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Watch A Video of Hayao Miyazaki Announcing His Retirement From Feature Animation

Earlier today in Tokyo, Japanese animation legend Hayao Miyazaki held a press conference attended by over 600 journalists to formally announce his retirement. He acknowledged that he has said he would quit before: “I’ve mentioned that I would retire many times in the past, so a lot of you must be thinking ‘Oh, not again.’ But this time I am quite serious.”

Miyazaki explained his reasons for why he no longer wants to direct animated features:

I’m not sure you all know exactly what an animation director does. And even if you say ‘animation director’ everyone has their own way of working. I started as an animator, so I have to draw. If I don’t draw, I can’t express myself.

So what happens is, I have to take my glasses off and draw like this. I would have to do that forever. No matter how physically fit and healthy you are, it’s a fact that year after year the amount of time you’re able to concentrate on that decreases. I have experienced this personally, so I know. So, for example I leave my desk 30 minutes earlier compared to during Ponyo. Next I guess it’ll be one hour earlier than that.

Those physical issues that occur with age, there’s nothing you can do about them, and hating them doesn’t make a difference. There’s the opinion that i should just do things a different way, but if I could do that I would have already done a long time ago, so I can’t. Therefore, all I can do is persist in doing things on my terms, and I made the call that feature films would be impossible.

Miyazaki is leaving feature animation on a high note. His new film Kaze Tachinu (The Wind Rises) is Japan’s top-grossing film of 2013. At the conference, Miyazaki said that he will continue going into the studio “as long as I can drive and commute back and forth between my home and the studio.” He expects to work for at least another ten years on projects of his choosing, but refused to divulge what those might be, other than hinting that he would become more involved with organizing exhibitions at the Ghibli Museum.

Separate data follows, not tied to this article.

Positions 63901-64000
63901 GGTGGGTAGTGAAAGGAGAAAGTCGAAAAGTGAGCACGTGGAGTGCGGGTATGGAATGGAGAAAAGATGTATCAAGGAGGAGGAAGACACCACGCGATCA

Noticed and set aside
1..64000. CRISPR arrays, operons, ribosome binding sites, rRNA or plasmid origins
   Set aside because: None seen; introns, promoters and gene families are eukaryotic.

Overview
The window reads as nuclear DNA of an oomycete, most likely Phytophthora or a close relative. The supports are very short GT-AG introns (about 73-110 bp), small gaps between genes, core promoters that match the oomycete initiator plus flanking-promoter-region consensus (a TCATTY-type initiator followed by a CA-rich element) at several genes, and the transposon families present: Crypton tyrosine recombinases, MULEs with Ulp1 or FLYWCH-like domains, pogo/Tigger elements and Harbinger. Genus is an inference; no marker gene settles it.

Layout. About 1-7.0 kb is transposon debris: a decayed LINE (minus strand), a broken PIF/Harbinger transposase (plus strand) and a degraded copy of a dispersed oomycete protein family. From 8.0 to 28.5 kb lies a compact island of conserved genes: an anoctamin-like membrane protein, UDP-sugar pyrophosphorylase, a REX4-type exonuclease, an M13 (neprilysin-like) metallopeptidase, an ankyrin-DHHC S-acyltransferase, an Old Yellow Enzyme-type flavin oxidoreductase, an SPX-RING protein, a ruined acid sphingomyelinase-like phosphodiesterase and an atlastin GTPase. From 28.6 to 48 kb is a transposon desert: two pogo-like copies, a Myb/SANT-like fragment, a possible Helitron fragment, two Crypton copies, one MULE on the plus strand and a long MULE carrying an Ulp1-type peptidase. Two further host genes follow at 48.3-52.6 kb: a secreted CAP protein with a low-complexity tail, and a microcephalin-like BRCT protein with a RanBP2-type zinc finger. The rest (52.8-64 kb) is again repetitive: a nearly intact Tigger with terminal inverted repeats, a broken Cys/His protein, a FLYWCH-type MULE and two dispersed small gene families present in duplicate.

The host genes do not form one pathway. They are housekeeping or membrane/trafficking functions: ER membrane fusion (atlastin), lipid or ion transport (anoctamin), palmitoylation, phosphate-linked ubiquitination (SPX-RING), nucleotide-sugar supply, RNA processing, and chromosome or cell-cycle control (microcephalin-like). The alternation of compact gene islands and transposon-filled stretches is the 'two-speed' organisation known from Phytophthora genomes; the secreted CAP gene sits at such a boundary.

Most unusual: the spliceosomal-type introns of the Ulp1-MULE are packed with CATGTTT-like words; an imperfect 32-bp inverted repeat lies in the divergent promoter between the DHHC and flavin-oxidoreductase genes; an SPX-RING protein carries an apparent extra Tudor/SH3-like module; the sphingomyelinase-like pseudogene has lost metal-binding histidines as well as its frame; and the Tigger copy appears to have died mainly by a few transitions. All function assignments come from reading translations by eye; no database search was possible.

In a self-effacing moment, one of many during the conference, he related what happened when he told his wife that he was retiring:

So, this is the way the conversation about my retirement with my wife went—I said, “Please keep making my bento,” and she said, “Hmph…at your age it’s unheard of to have someone still making your lunch everyday.” So I said, “I am terribly sorry, but I’ll still leave it to you.” I don’t know if I said it that politely.

  • Keen Bean

    The space he leaves in the field of animation leaves room for new talent to grow

  • akira

    John Lassetter replaced him with another director.

  • Michael Marveloso

    This had some really good nuggets in it, he’s passing the studio over to the younger generation, that’s amazing.

  • Mapache

    As much as I love Studio Ghibli films, I do belive they can still grow artistically. They nned other directors’ points of view.

    And I other than Miyasaki Goro or Kondo Yoshifumi, rest in peace, that,; I would never say they got to the director’s chair through nepotism (in fact their films are my favourite ghibli films) but still had that sense of familiarity and shared a lot of artistic conventions with Miyasaki/Takahata.

  • davidsm

    I have not seen The Wind Rises, but I wouldn’t say it’s a lesser effort just because it is not much of a fantasy.

  • davidsm

    Will miss him. Favorite feature is Princess Mononoke and Porco Rosso

  • I’ve absolutely loved the works of Miyazaki the Elder and Studio Ghibli in general, more than I can even properly express. 72 is a good, ripe old age to retire and his body of work has been incredible, so I don’t feel any particular twinge of sadness about his retirement from other things besides shorts and manga. There’s no sense in which he is being “taken too soon.”

    What I was really glad to see is his own recognition that Studio Ghibli needs to get out from under him to succeed. The studio was built on the creative visions of himself and Takahata, and it will only succeed when it finds people with their own creative visions. Just trying to ape Miyazaki’s style hasn’t really been working.

  • Mike

    Indeed, Porco Rosso is probably the least fantastic of Miyazaki’s directorial efforts, and is one of my favorites.

    Not to mention, this goes completely against the general consensus thus far on The Wind Rises.

  • Skip

    If Sylvain Chomet is moving over to live action, and Miyazaki is retiring, than who’s going to replace them, meaning who’s left to Direct 2D features?

  • Pedro Nakama

    I hope he has a great retirement.

  • LiveALot

    I can well believe that Lassiter replaced him. Shame on Lassiter and shame on Disney/Pixar.Their greed knows no bounds. Miyazaki was produced some of the best animation to hit Disney in recent years. It is a misfortune that Disney has the rights for Studio Ghibli in the US. We are going to be deprived of a great artist before his time..

    I’ve seen the other Japanese manga films and they are nothing special. I’m sorry but they just seem flat to me. There’s already alot of talent out there and I don’t watch their stuff or buy it. When I do I’m disappointed.
    Miyazaki combined east with west and he was accessible to both. His later films have stunning visual imagery. The moods evoked are beautiful, soulful and haunting. The plot and dialogue are OKay, it’s average but the artistry is exquisite just like the japanese woodblock prints. I hope that he has mentored enough younger artists that someone can bring along the same beautiful art and soul that Miyazaki put into his art. And it is a shame to throw him away when he could still be producing or directing films up to his 80s.